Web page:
Saturday, November 1, 2008
My interview with Brenda Rickman Vantrease is just the second author interview I had ever done. I clearly remember going to my book shelves one night to pull down all of the books I had recently read, emailing all of the authors whose contact information I could find. I was extatic the following day when several had replied, in fact 95% of all of the authors I have ever contacted have happily agreed to participate - there are a few who have been busy and some who have not been so gracious. Some day I fancy writing a tell all in which I unmask the friendly. Some day.
Brenda's book The Illuminator is historical fiction that deals with the process of book illuminating, some very engaging characters and that state of religious change and reformation spurred on by the English translation of Bible scriptures which was at the time very much against the teachings of the church. At a time in my college education when I was pooring over medieval church history as part of my major in English history The Illuminator provided me with interesting characters (Julian of Norwich, for example, a real life and prolific religious mystic who claimed a connection with God) who were not only living in the time period but followed the beliefs of men like John Wycliffe and his Lollards - beliefs and ideas and individuals that I was working to memorize for upcoming exams.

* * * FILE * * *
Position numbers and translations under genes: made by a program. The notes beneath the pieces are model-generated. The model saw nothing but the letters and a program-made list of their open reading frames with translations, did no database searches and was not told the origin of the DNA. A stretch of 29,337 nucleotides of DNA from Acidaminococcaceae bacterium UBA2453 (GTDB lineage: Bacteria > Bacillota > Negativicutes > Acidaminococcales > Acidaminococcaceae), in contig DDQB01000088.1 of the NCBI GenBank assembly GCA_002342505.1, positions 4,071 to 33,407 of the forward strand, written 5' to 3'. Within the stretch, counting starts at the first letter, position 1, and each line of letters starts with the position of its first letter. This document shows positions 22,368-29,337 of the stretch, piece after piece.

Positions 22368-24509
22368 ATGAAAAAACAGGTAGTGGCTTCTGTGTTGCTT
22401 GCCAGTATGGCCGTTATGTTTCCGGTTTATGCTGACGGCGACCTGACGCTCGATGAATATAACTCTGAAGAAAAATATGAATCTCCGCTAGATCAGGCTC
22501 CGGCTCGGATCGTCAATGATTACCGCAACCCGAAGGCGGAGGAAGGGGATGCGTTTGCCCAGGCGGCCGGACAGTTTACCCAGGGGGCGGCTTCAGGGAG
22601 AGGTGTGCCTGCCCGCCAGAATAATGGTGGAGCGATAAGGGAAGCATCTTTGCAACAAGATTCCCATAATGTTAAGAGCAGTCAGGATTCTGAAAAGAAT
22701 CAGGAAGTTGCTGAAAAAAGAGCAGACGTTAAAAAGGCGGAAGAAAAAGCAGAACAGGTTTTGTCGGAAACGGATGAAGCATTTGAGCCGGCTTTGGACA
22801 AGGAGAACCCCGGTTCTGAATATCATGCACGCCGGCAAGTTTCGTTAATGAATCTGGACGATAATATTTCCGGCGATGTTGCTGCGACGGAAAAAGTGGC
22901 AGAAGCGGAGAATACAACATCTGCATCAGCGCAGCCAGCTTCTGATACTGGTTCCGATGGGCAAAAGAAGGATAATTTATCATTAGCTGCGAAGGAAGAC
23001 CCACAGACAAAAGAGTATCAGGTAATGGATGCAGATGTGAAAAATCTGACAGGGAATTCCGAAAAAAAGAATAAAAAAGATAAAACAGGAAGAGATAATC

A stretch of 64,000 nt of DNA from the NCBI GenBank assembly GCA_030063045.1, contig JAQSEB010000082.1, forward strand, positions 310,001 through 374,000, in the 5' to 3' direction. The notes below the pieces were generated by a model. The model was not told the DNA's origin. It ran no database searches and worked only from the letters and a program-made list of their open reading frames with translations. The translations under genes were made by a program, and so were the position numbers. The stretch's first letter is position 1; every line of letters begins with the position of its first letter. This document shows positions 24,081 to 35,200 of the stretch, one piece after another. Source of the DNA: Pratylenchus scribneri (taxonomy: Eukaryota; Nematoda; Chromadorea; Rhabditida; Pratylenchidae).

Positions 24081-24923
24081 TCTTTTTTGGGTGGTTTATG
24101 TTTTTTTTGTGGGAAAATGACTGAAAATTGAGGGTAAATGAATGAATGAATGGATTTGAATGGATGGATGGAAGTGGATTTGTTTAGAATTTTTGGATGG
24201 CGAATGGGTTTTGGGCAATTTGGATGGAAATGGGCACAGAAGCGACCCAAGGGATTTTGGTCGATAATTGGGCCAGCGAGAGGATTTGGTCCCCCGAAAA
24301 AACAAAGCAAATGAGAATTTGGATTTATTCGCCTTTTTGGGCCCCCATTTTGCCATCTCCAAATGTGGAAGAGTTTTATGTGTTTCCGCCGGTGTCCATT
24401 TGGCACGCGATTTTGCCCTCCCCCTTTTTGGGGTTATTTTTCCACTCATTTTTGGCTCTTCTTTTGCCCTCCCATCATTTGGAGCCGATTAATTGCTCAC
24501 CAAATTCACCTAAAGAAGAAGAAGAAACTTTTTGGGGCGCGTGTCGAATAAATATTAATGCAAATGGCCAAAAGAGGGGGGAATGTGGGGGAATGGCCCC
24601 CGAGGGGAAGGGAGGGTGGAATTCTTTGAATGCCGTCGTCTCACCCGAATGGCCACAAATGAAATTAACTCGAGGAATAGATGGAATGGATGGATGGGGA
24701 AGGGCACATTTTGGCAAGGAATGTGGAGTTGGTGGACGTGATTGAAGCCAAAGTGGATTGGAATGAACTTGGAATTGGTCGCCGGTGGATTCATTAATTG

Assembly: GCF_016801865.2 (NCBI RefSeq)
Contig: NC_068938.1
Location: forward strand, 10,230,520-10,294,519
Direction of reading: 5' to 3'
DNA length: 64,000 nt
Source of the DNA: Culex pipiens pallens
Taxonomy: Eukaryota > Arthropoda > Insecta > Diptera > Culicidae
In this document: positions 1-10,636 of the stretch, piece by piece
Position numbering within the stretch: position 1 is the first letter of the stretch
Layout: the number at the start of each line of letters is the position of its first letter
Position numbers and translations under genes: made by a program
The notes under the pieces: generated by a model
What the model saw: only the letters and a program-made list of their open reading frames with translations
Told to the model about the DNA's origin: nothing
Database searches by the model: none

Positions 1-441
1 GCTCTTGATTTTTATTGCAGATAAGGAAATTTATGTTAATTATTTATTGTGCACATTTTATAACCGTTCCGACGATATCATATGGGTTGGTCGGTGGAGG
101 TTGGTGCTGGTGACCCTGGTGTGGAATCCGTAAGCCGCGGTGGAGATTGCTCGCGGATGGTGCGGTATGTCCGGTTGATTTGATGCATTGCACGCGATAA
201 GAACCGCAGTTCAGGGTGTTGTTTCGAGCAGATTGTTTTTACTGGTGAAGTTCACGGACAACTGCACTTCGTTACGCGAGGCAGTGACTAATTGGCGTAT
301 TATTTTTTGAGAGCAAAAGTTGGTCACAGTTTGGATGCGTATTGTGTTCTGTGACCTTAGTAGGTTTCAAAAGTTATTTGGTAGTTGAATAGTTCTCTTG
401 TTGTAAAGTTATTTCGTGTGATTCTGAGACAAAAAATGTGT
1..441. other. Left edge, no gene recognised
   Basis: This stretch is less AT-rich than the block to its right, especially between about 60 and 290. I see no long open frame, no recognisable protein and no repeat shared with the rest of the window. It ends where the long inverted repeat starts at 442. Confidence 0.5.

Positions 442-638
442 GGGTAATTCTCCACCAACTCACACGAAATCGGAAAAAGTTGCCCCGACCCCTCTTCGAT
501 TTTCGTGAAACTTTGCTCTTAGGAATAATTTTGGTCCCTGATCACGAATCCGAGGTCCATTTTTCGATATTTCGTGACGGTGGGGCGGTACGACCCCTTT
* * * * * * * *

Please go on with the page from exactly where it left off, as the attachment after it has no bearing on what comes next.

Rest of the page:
Interviewer's Note: This interview originally took place in 2006.
Kelly Hewitt: You taught in the Metro Nashville School System for 25 years before retiring in 1991 to write full-time. What was that first month like? Had you already been working on "The Illuminator" or did you start after you were done teaching?
Brenda Rickman Vantrease: I really didn't retire to write full-time. I retired to learn to write fiction and maybe publish something now and then. I never dreamed of writing "full-time." Or at least I wouldn't have admitted to such a dream. It sounds so professional, as though one is doing reasonably well part-time. The first month was great. It was just like the first day of summer vacation. It didn't really sink in that something had profoundly changed for me until the end of summer came and everybody else went back to school. That's when I decided it was time to start a productive routine. Other retirees take up golf or flying or sailing, I was going to take up writing. I found a writer's group that met in a local library once a week. It was one of those open mic affairs, for anybody who wanted to drop in and read aloud or just listen. After several weeks, I finally found the courage to read something. I put myself on a writing schedule, started sending my work out, and sold my first article a few months later. I had a few publication credits (and a children's book and two apprentice novels in a drawer) before I began THE ILLUMINATOR.
KH: I read in an article that you joined a writer's group in order to gain support and have said, "I could never have done it without them." Are you still a member of a group? What would you suggest aspiring writer's look for when joining a writer's group?
BRV: From within that first large group I was able to find a few like-minded souls, all committed, all at about the same stage and level of understanding of the craft. We all wanted to write novels and decided to meet once a week and critique each other's work in a very honest, take-no-prisoners kind of way. The critiques were helpful, but the best thing about that group was the discipline. We felt pressure to produce--much like homework--every week, until it developed into a good work habit. Much of what we produced was throwaway quality, but we were putting words on paper and learning how to write for readers.